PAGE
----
Gaiman highlighted the role that Silas was filling by attributing him with the animal-like characteristics from which he was mirroring. Interspersed in the descriptions, Gaiman creates metaphors and similes for Silas that give him features and mannerisms synonymous with a panther. I thought it was so cleverly done. In one excerpt from the book, Gaiman writes “[Bod’s] guardian looked almost heartbroken then, and Bod found himself scared, like a child who has woken a sleeping panther” (Gaiman 164). Gaiman utilizes this technique for many of his characters; the murderer, Jack, is described as a predator and a tiger, drawing the parallel to Shere Khan. Another character called a Sleer is described with snake-like features. The scenes with the Sleer engage with words and sounds that are inspired by the movements and noises that snakes make. Even a character called Liza Hempstock is described as a peacock. Minor details such as these demonstrate the skill of Neil Gaiman’s writing technique and really enriched my reading experience. I enjoyed these descriptive metaphors because it reminded me of the literary roots from which Gaiman was sourcing his inspiration.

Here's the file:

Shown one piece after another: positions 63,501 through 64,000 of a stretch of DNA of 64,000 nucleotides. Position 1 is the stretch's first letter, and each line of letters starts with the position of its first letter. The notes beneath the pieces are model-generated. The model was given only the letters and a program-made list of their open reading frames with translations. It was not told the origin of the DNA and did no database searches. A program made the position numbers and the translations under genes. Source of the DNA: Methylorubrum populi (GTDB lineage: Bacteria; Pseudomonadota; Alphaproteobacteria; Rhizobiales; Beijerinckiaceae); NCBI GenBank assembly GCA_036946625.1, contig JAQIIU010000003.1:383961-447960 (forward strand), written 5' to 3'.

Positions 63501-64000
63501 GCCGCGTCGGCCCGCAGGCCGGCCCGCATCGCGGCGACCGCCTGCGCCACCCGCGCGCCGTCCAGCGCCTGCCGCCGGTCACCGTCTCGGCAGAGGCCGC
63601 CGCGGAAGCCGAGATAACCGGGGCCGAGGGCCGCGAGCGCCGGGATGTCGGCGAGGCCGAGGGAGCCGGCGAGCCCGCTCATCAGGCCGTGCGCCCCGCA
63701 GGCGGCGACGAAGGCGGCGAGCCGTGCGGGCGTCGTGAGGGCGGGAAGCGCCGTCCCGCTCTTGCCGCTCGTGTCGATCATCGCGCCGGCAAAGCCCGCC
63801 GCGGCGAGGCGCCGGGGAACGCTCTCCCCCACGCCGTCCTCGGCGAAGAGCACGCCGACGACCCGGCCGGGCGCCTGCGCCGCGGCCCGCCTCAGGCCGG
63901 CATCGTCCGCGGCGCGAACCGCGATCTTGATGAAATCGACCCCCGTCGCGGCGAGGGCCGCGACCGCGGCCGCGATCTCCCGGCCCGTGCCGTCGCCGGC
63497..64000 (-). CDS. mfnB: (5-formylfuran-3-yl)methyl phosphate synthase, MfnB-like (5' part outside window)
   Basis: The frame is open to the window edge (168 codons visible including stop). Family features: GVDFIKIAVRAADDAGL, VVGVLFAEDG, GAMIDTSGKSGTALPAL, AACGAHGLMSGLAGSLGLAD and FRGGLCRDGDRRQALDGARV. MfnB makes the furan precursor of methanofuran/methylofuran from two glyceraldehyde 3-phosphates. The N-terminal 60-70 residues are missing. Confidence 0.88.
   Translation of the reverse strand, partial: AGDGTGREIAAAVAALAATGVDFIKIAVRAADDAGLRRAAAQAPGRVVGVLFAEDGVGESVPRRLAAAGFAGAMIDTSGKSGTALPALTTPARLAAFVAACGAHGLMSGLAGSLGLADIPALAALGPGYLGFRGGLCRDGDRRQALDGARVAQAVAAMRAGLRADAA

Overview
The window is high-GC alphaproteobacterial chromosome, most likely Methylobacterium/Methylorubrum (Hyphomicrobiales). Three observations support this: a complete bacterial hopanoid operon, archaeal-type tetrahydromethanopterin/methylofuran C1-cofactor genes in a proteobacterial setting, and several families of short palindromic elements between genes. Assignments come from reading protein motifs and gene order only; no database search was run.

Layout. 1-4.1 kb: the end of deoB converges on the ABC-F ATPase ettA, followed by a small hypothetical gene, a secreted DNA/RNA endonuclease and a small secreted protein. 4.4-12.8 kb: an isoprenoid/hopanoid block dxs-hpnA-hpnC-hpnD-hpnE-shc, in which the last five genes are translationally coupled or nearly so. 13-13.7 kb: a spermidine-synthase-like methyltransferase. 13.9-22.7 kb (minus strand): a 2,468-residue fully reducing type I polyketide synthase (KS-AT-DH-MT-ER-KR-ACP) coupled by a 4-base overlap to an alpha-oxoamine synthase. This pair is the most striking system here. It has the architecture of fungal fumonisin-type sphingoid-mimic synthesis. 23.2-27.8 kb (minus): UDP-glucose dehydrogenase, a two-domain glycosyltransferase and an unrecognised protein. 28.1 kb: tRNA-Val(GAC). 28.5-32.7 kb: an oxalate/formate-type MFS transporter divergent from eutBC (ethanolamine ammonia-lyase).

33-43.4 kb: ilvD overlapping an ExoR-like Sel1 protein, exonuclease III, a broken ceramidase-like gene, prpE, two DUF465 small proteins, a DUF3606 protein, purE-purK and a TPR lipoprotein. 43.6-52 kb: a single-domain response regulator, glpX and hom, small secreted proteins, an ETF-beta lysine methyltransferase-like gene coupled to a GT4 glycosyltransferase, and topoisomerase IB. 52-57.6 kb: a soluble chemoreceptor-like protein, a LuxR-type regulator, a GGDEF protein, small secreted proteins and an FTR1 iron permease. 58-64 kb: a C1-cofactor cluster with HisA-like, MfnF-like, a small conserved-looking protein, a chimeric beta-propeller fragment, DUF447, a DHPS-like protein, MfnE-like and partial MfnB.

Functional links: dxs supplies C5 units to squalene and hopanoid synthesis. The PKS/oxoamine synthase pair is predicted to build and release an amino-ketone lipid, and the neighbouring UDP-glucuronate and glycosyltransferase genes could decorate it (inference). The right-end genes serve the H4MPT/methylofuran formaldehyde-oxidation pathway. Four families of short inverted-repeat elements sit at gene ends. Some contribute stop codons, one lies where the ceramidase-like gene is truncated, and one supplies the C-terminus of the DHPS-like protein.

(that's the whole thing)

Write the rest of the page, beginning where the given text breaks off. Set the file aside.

It is important for adults to be aware of the literature that children read. To this day, I think some of the most valuable storytelling is advertised to child audiences. Charlotte’s Web, The Velveteen Rabbit, Mary Poppins, Pippi Longstocking, Winnie the Pooh, Harry Potter, Charlie and the Chocolate Factory, A Wrinkle in Time… These are universally beloved stories, and they were all written for children. Whether or not you enjoy reading as an adult, most of us can still recall our favorite childhood books/series. The value of children’s literature is its power to instill a sense of wonder and curiosity whilst also tapping in to universal themes of human emotions and experiences. Truly great children’s books also draw on a larger literary tradition teaching children about classic story arcs (such as the hero’s journey) and making connections to important literary texts. I would definitely classify The Graveyard Book as a must read for a young child. If you have children of your own, I would highly recommend introducing this book into their repertoire, as well as adding it to your own reading list!